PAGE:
The CEO of Amity Home Health Care, Ridhima Singh, 13 doctors, five nurses, a social worker, and 10 others have been charged with participating in a massive kickback scheme created by Singh. According to prosecutors, the CEO paid about $115 million in bribes to the other defendants in exchange for referrals of Medicare beneficiaries.
Allegedly, the defendants systematically referred patients for hospice care to both Amity and Advent Care Inc., instead of referring them to appropriate facilities based on their particular situation. In some cases, Medicare beneficiaries were referred to hospice in exchange for kickbacks that included a ‘longevity’ bonus (as long as the patient was alive, the referring doctor would benefit financially).
According to its website, Amity “is a home health agency that is committed to providing the best quality of skilled care to [their] patients in the comforts of their own home.”
In a recently unsealed affidavit, the FBI stated that Amity’s kickback scheme, "could encourage doctors to abandon curative options earlier with potentially life-threatening outcomes."
The alleged misconduct first came to the government’s attention in 2016, when employees of a competing Bay Area home healthcare provider filed a complaint with the Department of Health and Human Services. Its authors claimed that the Hayward-headquartered company was paying kickbacks to doctors to refer patients to certain providers.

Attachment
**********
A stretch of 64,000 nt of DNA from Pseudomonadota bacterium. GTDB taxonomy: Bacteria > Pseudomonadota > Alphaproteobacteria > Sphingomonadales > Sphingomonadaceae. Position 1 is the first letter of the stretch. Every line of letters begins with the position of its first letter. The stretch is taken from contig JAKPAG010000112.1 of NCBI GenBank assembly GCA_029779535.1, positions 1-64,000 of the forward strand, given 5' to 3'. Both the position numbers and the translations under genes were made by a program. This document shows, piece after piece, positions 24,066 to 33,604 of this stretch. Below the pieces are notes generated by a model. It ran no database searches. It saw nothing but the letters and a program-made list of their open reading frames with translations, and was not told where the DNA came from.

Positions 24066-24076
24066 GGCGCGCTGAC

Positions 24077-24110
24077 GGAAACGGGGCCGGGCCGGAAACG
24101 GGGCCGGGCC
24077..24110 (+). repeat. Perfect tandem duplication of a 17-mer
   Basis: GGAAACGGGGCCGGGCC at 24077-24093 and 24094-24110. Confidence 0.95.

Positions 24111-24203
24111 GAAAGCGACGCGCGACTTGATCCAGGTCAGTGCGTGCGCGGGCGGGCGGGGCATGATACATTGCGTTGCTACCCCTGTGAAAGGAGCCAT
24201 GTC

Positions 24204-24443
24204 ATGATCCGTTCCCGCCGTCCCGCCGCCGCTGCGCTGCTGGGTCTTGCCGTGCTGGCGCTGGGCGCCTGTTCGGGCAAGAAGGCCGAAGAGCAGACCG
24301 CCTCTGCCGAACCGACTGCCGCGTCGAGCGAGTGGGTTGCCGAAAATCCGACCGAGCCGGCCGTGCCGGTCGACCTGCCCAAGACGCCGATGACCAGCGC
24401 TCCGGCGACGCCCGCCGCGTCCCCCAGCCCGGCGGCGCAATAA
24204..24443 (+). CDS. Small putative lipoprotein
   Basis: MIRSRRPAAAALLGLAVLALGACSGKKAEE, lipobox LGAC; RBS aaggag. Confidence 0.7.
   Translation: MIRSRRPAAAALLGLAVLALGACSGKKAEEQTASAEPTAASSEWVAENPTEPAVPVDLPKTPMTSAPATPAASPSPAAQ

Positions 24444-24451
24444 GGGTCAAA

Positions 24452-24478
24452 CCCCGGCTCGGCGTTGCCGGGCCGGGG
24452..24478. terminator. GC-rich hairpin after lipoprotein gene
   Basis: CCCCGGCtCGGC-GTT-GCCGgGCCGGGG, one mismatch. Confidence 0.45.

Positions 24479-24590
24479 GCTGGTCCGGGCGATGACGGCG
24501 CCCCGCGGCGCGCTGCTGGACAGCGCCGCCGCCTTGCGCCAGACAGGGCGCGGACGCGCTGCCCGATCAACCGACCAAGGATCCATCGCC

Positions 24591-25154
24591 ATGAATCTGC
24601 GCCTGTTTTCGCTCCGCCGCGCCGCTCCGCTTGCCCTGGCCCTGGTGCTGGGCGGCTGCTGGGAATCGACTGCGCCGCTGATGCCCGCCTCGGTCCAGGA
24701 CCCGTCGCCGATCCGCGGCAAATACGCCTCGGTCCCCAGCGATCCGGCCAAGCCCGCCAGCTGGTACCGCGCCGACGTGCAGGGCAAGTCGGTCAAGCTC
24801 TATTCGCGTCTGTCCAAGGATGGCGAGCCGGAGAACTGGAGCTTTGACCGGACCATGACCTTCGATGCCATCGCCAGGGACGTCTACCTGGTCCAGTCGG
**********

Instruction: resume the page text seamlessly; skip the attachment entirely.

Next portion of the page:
The government then began investigating these claims with the help of the claimants. The large-scale investigation that ensued allowed investigators to obtain substantial evidence of the participation of all 30 defendants in the fraudulent scheme.
Singh was recorded bribing healthcare professionals and paying kickbacks to marketers. According to prosecutors, the illegal payments were commonly disguised as gifts, fees, or donations.
Investigators found evidence that the CEO’s team of ‘marketers’ would offer lavish dinners and sporting event tickets to doctors in order to induce them to refer patients to Amity and Advent.
One of the FBI agents who participated in the investigation said in a statement that, "The transition to a home health agency should be based on medical and personal needs — not cash payments or thinly disguised referral bribes as alleged in these cases."
According to U.S. Attorney David Anderson, “This is the largest cash-for-patients scheme ever charged criminally in the Northern District of California.”
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